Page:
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SS-Panzer-Division “Hitlerjugend” Panther Ausf G

Image size: 1600 x 988 pixel. 737 KB
Date: Tuesday, 20 June 1944
Place: Bretteville-l’Orgueilleuse, Normandy, France
Photographer: Frank L. Dubervill

A Knocked out Panzerkampfwagen Panther ausf G, commanded by Untersturmfuhrer Paul Teichert (born 5 August 1924) from the 4.Kompanie/1.Abteilung/SS-Panzer-Regiment 12/12.SS-Panzer-Division “Hitlerjugend” outside 75 Rue de Bayeux in Bretteville-l’Orgueilleuse. The suspension has failed in the fire and the tank has settled to the ground. On the night of June 8-9, 1944, the 1st Abteilung and the 25th Panzergrenadier Regiment made an attack on the 1st Battalion, The Regina Rifle Regiment, 3rd Canadian Division, with twenty-two panthers under SS-Obersturmbannfuhrer Max Wünsche, two batteries of self-propelled artillery and a motorcycle company led by SS-Oberführer (later SS-Brigadefuhrer) Kurt “Panzer” Meyer. The Reginas had suffered heavy casualties in the landing on Juno Beach on June 6, but with reinforcements moved towards Caen and occupied Bretteville-l’Orgueilleuse, Norrey, and Cardonville; other Canadian units occupied other towns, including Putot. The 12th SS “Hitlerjugend” Division was made up of sixteen- and seventeen-year-old Hitler Youth and commanded by SS-Brigadefuhrer Fritz Witt. Witt received orders to drive the Canadians into the sea. Meyer expected the Canadians to falter under a concentrated armored attack, a successful tactic on the Eastern Front. At 1100 Hours the attack began. Lacking heavy anti-tank weapons, the Reginas had to stop the Panthers with 6-pounder 57mm (2.24 inch) guns and Projector, Infantry, Anti Tank (PIAT), a spigot mortar with a 12 pound (5 kilogram) high explosive anti-tank (HEAT) shaped charge; the 6-pounders and the PIATs could only penetrate the lesser rear armor of the Panthers. The Reginas also had a large quantity of small arms and aummunition. One PIAT team – Rifleman Joseph E. LaPointe, Rifleman Gill A. Carnie and Lance Corporal Clarence V. Hewitt – took up a position 15 yards (14 meters) from the Regina Rifles Headquarters near Bretteville-l’Orgueilleuse’s Church. The flaw in Meyer’s plan was that his units, having just arrived at the front, lacked coordination with other attacking Hitlerjugend elements; he also sent his Panthers without much infantry down the Rue de Bayeux, allowing the Reginas to deal with them one at a time. The Reginas claimed twelve Panthers were destroyed; Meyer would only later admit to six lost. The Panther in this photo closed to within 30 yards (27 meters) of the Regina’s Headquarters at 0000 Hours; LaPointe, exposing himself to the tank’s machine gun fire, struck the Panther with repeated PIAT hits. The Panther, attempting to escape, hit an improvised mine of 75 grenades. LaPointe received the Military Medal. A second Panther, seeing the first explode, fired wildly but only struck the first Panther, fracturing the rear of the turret. The crew of the stricken Panther bailed out and were shot down by the Canadians. Meyer was able to reclaim the nearby town of Putot from the Winnepeg Rifles, but the Reginas held Bretteville-l’Orgueilleuse throughout the campaign for Caen. Witt was killed on June 14 in a naval bombardment. 12th SS Panzer Division Hitlerjugend ceased to exist during the Normandy campaign; some 1,500 of their 21,500 officers and men were killed, wounded or captured by September 1! Kurt Meyer was captured on September 6, 1944 and after the war was tried for the war crime of killing thirty-seven Canadian prisoners at the Abbey Ardennes on June 7, the day before the battle for Bretteville-l’Orgueilleuse. Canadians were outraged that he was given only nine years in prison. Max Wünsche was captured on August 20 after driving a German vehicle through the liberated town of St. Lambert. This Panther was the first to be knocked out in ground combat in the Normandy campaign.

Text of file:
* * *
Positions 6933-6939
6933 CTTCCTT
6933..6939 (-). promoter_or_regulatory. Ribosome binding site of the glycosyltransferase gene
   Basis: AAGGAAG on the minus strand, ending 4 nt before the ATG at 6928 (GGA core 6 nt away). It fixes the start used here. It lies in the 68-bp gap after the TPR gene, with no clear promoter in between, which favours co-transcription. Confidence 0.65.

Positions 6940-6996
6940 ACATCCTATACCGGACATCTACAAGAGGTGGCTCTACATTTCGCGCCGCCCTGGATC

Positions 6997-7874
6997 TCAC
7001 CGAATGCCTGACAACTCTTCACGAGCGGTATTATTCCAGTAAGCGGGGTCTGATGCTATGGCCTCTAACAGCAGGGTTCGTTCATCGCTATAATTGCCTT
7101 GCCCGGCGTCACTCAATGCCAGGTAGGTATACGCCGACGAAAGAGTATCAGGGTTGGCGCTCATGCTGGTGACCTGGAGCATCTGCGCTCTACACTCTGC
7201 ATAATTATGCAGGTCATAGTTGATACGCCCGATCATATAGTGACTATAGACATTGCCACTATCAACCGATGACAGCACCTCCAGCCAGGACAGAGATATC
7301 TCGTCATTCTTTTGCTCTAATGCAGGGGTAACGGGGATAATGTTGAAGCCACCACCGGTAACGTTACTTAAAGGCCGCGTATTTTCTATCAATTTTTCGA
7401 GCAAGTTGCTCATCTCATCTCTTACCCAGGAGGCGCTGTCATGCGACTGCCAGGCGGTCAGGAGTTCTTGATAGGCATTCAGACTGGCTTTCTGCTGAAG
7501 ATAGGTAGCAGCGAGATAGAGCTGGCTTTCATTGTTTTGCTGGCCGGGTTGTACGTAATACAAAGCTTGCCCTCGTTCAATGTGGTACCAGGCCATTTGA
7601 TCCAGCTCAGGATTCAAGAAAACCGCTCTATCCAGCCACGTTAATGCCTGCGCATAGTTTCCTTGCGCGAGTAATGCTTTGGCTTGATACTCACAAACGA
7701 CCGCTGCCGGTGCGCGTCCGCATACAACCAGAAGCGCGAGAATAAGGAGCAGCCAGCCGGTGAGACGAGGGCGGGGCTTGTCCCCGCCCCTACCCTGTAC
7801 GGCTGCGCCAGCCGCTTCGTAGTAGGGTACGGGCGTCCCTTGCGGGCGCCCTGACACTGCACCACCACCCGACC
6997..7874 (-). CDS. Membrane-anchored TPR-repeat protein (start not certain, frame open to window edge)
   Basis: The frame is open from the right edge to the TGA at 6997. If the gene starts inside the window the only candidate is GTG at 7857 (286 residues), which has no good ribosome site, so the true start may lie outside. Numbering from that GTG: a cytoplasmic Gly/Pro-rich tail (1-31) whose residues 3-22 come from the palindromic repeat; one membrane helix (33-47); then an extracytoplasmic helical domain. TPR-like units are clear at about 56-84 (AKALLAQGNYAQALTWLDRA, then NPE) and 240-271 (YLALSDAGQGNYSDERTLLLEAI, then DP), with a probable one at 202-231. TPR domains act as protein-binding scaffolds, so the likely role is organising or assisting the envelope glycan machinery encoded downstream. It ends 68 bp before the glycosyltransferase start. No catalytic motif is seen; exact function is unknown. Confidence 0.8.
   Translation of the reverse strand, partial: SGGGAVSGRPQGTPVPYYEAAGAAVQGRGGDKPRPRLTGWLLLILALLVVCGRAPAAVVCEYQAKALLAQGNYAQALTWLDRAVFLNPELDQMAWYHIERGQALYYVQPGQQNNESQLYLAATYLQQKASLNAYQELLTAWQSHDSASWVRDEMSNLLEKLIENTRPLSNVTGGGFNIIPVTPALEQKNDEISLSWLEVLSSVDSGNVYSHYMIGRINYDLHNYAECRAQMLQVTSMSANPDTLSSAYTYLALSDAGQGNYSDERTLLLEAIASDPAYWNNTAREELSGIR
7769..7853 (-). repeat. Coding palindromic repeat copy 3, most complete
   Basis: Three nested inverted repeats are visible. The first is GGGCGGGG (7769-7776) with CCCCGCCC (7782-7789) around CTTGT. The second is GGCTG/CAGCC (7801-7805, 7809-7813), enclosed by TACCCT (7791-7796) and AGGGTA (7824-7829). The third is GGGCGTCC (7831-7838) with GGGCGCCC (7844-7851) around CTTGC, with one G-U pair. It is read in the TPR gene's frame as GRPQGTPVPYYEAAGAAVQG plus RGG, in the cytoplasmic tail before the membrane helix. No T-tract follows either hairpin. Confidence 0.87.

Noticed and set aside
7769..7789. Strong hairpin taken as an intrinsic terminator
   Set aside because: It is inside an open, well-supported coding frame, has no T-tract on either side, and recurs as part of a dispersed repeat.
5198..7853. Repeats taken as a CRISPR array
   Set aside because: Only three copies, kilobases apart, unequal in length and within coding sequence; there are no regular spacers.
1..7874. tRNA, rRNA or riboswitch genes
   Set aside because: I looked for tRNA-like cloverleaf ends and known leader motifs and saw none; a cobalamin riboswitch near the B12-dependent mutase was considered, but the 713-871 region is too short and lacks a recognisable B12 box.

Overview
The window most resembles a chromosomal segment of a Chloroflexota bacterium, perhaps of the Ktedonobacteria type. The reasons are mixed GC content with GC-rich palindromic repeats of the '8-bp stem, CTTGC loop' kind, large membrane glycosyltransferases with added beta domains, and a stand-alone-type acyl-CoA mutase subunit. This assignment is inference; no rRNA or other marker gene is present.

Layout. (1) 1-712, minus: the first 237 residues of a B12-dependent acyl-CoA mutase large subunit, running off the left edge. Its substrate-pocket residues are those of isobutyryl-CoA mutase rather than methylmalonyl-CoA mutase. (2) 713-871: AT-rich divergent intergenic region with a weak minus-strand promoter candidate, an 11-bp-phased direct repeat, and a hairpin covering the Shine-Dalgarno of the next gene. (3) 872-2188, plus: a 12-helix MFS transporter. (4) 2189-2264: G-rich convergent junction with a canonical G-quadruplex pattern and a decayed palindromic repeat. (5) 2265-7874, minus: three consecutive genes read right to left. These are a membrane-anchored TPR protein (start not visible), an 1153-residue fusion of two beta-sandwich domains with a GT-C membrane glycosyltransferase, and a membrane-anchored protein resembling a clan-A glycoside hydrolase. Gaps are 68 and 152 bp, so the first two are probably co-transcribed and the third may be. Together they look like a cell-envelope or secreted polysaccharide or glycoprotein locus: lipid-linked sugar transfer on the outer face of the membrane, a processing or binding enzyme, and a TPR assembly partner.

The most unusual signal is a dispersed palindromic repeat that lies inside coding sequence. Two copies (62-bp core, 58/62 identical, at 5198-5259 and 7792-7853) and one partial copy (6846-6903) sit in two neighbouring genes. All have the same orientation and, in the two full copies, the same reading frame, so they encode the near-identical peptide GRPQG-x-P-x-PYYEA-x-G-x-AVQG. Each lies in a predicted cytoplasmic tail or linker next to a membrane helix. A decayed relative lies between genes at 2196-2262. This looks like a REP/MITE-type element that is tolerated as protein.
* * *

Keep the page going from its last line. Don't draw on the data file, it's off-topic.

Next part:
Source:
National Archives of Canada, PA-130149
http://www.ibiblio.org/hyperwar/UN/Canada/CA/Normandy/Normandy-2.html

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